Edward A. Zurndorfer

A previous FED-ZONE column discussed the passage of the Coronavirus Aid Relief and Economic Security (CARES) Act, which became law on March 27, 2020. One of the provisions of the CARES Act is the suspension of required minimum distributions (RMDs) for 2020 “across the board”. This means no RMDs for traditional IRA owners, qualified retirement plan participants including the Thrift Savings Plan (TSP) participants (all of whom are over age 70.5), and inherited traditional IRA and inherited Roth IRA owners of any age. Since the CARES Act passage, there have been numerous questions about what the 2020 RMD suspension means – including questions from federal annuitants about their TSP RMDs, as well as questions from those IRA owners and qualified retirement plan participants who already have taken their 2020 RMDs and the impact on federal and state income taxes. The TSP on its Web site explains the temporary changes to TSP RMDs for 2020.  This column answers additional questions about the RMD suspension for 2020 resulting from the CARES Act suspension.

What does the 2020 RMD relief entail?

The CARES Act states that all defined contribution plans – this includes 401(k), 403(b) and 457(b) retirement plans and the TSP – and traditional IRAs, may suspend 2020 RMDs. It is interesting to note that RMDs for 2020 were to affect fewer individuals in 2020 since 2020 is the first year in which the required beginning date for taking an RMD April 1 following the year an individual (born after June 30, 1949) becomes age 72 rather than April 1 following the year an individual (born before July 1, 1949) becomes age 70.5. The CARES Act also allows retired owners of retirement plans and of traditional IRAs to skip both their 2019 RMD (if 2019 was their first year and they had not made the 2019 RMD by April 1, 2020) as well as skipping their 2020 RMD originally due to be taken by Dec. 31, 2020.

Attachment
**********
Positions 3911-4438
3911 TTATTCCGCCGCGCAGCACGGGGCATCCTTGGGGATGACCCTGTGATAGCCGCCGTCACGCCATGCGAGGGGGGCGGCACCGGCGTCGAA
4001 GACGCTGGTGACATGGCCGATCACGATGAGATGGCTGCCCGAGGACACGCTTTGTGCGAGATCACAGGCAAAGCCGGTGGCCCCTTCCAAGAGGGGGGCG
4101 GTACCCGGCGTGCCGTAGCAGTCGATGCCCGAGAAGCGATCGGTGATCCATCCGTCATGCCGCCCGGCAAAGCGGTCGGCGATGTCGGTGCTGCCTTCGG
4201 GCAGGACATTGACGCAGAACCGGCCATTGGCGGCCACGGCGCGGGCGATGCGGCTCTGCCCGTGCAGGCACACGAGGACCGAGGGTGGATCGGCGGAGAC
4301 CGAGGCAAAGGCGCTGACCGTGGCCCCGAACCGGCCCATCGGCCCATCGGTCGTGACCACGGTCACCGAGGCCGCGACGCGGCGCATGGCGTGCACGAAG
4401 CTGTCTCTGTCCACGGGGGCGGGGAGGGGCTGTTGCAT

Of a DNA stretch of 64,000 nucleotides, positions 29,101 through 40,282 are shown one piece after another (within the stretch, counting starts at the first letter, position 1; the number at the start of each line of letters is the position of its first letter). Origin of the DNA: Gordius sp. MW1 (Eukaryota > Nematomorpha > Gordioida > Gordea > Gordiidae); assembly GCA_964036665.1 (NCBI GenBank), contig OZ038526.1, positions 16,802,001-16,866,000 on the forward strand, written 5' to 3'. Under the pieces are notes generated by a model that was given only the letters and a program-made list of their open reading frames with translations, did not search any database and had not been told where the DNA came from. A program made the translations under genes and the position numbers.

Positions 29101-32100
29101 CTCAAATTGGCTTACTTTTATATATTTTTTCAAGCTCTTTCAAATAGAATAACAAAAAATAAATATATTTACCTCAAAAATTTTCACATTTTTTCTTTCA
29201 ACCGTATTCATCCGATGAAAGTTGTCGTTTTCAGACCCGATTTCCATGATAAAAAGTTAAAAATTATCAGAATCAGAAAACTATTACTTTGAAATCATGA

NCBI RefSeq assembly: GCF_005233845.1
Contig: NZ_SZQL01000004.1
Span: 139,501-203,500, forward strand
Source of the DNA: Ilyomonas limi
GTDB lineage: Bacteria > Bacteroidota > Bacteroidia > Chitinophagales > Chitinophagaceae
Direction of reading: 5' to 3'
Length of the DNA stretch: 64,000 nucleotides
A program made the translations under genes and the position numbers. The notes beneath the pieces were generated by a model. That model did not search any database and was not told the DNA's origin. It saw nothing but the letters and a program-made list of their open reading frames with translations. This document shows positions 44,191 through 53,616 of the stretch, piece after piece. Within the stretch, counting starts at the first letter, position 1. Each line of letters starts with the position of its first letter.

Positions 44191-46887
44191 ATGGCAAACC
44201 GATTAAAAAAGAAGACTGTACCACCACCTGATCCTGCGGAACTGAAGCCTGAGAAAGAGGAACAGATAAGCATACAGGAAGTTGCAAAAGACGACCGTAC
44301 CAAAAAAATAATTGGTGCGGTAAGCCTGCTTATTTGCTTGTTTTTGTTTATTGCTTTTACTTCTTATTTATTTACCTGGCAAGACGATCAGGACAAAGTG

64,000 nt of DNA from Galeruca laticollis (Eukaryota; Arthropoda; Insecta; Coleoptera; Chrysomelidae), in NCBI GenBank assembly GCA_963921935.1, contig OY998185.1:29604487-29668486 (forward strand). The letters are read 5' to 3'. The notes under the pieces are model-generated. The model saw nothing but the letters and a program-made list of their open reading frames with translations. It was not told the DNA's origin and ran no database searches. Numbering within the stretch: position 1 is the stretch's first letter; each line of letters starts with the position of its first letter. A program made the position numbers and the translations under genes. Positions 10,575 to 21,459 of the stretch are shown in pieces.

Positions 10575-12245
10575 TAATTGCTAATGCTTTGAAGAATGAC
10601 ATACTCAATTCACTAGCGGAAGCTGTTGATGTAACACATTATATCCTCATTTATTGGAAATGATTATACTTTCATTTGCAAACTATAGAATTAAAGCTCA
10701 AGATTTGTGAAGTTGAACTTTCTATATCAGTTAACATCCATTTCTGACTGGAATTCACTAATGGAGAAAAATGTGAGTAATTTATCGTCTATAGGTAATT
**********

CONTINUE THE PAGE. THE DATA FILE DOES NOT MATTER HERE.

There is some confusion as to whether the suspension of RMDs during 2020 pertains to inherited IRAs, also known as “death” IRAs. The answer is yes the CARE Act 2020 RMD suspension applies to inherited IRAs.

The CARES Act also deals with specific types of inherited accounts such as those accounts going to an estate, charity or certain type of trust at death. These types of beneficiaries – they are designated beneficiaries who inherit a retirement account from a decedent who died before their required beginning date, typically have to distribute the account within five years of the death of the owner. The CARES Act states that if one of those five years is 2020, then these beneficiaries get an extra year, meaning the “five-year rule” becomes the “six-year rule.”